'Fair maps': Barack Obama launches new initiative to help take on partisan gerrymandering

Savannah Behrmann, USA TODAY

WASHINGTON -- Former President Barack Obama announced a new initiative to combat partisan redistricting on Monday, an issue that he says he has made a priority from his "2008 campaign until now."

"The movement for fair maps will determine the course of progress on every issue we care about for the next decade. And we can’t wait to begin organizing when the redistricting process starts in 2021. We need to build this movement from the ground up – right now,” a webpage for the new project, says quoting Obama

According to the website, the project -- named "Redistricting U" --  "is a free, in-person organizing training initiative" that sends "trainers to cities to train volunteers, giving them the tools to impact the redistricting process in their state and empower them to be leaders in the movement for fair maps.”

The All On The Line website describes the broader organization as a national campaign launched to “restore fairness to our democracy and ensure every American has an equal say in our government.”

The All On The Line campaign began after Organizing for Action, an Obama political organization, merged with his former Attorney General Eric Holder's group, the National Redistricting Action Fund. The merged organization, the National Democratic Redistricting Committee (NDRC), launched the All On The Line campaign.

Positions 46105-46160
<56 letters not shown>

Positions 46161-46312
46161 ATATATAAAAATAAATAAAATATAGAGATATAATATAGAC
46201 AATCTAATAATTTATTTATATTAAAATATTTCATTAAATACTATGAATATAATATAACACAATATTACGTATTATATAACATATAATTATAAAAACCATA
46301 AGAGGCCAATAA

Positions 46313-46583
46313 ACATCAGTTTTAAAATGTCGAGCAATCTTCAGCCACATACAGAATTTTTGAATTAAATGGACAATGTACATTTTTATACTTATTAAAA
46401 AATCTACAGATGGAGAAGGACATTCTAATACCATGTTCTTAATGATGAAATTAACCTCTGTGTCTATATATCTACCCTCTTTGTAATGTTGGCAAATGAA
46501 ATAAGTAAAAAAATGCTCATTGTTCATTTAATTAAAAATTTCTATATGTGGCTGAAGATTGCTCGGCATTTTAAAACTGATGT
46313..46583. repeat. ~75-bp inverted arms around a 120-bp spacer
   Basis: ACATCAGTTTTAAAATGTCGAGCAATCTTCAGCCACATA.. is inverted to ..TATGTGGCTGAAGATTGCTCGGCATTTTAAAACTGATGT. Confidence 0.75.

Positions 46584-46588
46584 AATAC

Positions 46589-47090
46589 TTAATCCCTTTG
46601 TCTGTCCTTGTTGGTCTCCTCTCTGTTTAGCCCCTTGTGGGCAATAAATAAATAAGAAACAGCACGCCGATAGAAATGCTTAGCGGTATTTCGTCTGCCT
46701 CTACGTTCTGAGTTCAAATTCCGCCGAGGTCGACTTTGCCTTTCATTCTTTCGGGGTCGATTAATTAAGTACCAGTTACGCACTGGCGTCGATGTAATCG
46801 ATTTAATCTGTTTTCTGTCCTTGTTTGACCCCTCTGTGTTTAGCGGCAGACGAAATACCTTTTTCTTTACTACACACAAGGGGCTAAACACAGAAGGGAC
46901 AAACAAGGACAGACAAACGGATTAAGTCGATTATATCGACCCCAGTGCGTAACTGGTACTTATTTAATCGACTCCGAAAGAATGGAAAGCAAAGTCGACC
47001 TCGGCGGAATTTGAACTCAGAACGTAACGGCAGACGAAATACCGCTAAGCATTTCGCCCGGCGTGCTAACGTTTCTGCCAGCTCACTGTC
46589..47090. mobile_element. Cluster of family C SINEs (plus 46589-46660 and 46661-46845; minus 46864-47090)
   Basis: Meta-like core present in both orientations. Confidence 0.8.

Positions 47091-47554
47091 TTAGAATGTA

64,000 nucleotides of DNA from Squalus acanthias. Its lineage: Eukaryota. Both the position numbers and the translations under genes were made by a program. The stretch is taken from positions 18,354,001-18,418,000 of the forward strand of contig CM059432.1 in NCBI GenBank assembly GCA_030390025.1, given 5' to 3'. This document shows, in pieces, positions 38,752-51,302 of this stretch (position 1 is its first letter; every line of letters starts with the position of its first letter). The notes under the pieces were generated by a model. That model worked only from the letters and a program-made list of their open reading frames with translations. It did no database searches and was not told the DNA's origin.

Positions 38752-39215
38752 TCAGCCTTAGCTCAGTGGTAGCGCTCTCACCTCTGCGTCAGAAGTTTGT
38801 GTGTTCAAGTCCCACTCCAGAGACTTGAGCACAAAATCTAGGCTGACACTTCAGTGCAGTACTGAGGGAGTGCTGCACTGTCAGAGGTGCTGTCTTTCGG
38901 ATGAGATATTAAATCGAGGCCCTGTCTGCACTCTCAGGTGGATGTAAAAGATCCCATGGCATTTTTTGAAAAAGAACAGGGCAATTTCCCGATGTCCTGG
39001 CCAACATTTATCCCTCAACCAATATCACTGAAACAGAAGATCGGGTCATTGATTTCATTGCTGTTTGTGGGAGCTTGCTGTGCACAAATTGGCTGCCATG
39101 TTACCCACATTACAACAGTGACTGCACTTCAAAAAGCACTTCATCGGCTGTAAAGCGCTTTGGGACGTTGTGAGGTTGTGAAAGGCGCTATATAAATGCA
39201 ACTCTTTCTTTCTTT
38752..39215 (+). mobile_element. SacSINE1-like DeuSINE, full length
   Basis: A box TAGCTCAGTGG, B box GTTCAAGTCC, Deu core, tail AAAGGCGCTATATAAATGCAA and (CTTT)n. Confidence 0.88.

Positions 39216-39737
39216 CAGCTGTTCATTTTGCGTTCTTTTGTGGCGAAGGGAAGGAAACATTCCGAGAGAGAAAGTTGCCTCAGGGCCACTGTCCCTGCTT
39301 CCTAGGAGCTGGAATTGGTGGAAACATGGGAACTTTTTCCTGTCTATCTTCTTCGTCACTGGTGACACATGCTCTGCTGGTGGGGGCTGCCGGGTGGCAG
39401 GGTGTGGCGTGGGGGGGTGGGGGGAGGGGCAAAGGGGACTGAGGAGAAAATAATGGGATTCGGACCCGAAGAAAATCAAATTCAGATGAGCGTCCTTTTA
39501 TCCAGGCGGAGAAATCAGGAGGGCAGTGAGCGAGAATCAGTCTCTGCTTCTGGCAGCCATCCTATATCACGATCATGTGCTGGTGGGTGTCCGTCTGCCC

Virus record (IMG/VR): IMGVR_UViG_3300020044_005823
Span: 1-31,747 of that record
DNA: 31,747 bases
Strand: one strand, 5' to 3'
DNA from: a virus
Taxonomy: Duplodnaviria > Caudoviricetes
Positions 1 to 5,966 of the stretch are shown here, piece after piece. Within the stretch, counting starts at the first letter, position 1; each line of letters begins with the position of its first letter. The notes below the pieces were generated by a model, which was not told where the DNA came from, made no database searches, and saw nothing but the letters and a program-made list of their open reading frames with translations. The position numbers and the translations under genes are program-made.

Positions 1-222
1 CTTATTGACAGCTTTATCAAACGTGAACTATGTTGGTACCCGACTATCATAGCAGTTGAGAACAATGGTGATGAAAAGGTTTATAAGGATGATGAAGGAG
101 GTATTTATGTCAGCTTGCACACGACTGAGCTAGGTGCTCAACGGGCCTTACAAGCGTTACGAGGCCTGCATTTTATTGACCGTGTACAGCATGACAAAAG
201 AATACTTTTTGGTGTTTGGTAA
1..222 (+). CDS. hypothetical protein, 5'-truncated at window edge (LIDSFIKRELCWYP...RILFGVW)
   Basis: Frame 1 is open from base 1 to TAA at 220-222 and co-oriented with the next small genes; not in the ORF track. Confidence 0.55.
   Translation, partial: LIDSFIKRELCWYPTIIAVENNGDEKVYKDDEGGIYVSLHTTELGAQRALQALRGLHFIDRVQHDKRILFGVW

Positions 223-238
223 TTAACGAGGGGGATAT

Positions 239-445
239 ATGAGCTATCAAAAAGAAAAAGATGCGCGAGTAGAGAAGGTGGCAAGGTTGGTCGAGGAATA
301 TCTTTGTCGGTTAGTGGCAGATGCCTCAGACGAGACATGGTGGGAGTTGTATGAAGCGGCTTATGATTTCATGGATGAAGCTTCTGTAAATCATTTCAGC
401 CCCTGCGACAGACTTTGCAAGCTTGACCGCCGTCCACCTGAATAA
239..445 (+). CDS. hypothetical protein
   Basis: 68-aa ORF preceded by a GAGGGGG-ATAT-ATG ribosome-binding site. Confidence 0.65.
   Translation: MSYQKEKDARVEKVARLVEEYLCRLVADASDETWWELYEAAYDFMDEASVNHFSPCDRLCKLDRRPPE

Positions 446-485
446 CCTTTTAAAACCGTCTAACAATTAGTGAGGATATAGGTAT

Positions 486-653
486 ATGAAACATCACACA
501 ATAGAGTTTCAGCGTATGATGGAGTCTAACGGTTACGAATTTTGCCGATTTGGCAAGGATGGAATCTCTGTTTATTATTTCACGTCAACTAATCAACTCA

In July 2018, Obama appeared in a view released by the NDRC  and said that "rethinking the way we draw our congressional districts" is vital to American democracy.

"It's why your district might be shaped like a corkscrew. But it’s also how a party gains more seats, while winning fewer votes. Which isn’t fair,” Obama said.

Despite growing concern about partisan redistricting among Democrats and progressives -- including at the highest echelons of the Democratic Party with the likes of Obama and Holder -- the Supreme Court ruled in late June that partisan election maps are constitutional despite their one-sided nature.

“How do you decide where the line is between acceptable partisanship and too much partisanship?” Chief Justice Roberts said from the bench in announcing the 5-4 opinion he'd penned, joined by the court's other conservatives.“At some point, it should occur to you that what you’ve been asked to do is not judging at all."

More: Supreme Court says federal courts cannot strike down partisan gerrymandering

The chief justice said the challengers from North Carolina, seeking to overturn a map drawn by the state's Republicans, and Maryland, seeking to overturn a map drawn by the state's Democrats, asked for “an unprecedented expansion of judicial power” that would have broad consequences. “There will be no end to the litigation,” he said.

But Justice Elena Kagan decried the ruling on behalf of the court's four liberals. "Of all the times to abandon the court's duty to declare the law, this was not the one," she said. "The practices challenged in these cases imperil our system of government."

Contributing: Richard Wolf

This article originally appeared on USA TODAY: Barack Obama launches initiative to take on partisan gerrymandering